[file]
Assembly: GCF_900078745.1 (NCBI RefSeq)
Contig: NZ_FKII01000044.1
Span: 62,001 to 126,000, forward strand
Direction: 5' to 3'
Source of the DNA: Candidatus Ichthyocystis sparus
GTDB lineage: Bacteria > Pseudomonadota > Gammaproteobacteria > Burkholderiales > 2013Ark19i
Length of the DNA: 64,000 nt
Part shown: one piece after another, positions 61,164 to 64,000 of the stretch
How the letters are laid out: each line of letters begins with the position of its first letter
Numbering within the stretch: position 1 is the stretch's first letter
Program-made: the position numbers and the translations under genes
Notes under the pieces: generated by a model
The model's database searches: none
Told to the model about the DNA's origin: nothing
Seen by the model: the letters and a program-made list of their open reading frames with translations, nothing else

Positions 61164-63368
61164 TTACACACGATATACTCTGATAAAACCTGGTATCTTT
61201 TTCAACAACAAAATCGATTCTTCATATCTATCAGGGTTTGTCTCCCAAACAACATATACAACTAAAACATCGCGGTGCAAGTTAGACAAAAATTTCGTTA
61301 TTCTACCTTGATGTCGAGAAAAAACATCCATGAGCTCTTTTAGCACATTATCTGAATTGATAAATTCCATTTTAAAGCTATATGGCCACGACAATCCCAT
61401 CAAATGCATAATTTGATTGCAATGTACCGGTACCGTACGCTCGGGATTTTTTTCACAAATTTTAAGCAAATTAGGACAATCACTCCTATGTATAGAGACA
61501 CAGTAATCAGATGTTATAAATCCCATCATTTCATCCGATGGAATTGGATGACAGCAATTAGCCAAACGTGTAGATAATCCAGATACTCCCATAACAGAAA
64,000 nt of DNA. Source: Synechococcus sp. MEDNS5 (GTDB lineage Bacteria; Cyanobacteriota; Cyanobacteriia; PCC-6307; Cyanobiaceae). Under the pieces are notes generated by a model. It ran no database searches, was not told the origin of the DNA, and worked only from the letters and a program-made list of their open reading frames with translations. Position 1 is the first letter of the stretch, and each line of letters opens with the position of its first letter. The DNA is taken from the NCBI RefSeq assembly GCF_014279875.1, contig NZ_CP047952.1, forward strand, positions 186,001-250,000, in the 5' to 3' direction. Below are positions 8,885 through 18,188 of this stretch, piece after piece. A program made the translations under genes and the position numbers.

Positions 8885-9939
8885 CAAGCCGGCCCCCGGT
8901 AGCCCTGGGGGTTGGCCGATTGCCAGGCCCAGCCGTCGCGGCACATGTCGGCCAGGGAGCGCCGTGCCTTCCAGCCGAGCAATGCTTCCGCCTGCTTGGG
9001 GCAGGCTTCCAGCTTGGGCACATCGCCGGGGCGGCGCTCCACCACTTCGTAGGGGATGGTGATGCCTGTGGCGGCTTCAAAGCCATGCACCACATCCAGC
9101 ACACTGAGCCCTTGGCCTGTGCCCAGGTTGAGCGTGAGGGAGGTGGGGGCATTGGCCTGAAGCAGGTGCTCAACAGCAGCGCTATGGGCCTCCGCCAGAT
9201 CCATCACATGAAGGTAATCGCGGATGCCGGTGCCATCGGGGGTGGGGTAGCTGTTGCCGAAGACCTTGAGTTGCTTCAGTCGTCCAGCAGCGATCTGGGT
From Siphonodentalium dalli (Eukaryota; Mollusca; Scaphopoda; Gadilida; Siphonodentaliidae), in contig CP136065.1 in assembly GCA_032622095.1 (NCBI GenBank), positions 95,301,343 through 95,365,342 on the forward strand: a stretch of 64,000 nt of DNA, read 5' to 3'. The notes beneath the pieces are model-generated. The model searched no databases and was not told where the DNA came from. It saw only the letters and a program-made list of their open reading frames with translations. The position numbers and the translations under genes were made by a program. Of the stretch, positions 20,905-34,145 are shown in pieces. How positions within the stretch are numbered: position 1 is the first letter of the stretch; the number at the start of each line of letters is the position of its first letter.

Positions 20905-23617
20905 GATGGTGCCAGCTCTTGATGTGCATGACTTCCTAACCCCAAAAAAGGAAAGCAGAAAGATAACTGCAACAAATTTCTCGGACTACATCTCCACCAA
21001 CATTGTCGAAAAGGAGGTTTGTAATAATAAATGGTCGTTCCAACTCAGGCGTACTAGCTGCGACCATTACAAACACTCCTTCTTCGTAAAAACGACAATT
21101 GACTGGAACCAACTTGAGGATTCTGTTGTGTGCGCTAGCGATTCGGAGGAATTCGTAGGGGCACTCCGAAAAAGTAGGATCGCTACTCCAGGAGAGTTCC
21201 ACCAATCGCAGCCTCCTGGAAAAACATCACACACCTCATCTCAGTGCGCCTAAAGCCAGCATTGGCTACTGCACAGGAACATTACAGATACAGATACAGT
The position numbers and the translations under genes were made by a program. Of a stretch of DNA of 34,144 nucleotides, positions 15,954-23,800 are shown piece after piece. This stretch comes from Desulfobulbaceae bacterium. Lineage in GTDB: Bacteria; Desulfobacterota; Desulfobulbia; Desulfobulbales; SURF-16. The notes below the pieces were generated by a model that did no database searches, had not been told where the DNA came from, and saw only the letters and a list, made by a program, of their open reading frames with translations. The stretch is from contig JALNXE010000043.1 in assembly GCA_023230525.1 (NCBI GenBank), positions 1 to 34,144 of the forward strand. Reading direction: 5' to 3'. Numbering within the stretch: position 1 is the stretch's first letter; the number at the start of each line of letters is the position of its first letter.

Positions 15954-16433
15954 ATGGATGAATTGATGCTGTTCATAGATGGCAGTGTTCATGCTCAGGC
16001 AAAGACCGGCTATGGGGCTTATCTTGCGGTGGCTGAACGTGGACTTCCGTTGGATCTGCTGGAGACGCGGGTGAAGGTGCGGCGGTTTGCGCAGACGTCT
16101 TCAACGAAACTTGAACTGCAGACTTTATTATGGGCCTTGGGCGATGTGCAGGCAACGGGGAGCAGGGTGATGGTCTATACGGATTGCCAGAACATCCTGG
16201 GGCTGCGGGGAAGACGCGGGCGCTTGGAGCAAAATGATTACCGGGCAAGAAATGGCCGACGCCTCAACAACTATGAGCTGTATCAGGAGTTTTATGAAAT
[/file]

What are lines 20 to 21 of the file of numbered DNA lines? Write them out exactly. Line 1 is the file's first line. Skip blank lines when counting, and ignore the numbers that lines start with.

61401 CAAATGCATAATTTGATTGCAATGTACCGGTACCGTACGCTCGGGATTTTTTTCACAAATTTTAAGCAAATTAGGACAATCACTCCTATGTATAGAGACA
61501 CAGTAATCAGATGTTATAAATCCCATCATTTCATCCGATGGAATTGGATGACAGCAATTAGCCAAACGTGTAGATAATCCAGATACTCCCATAACAGAAA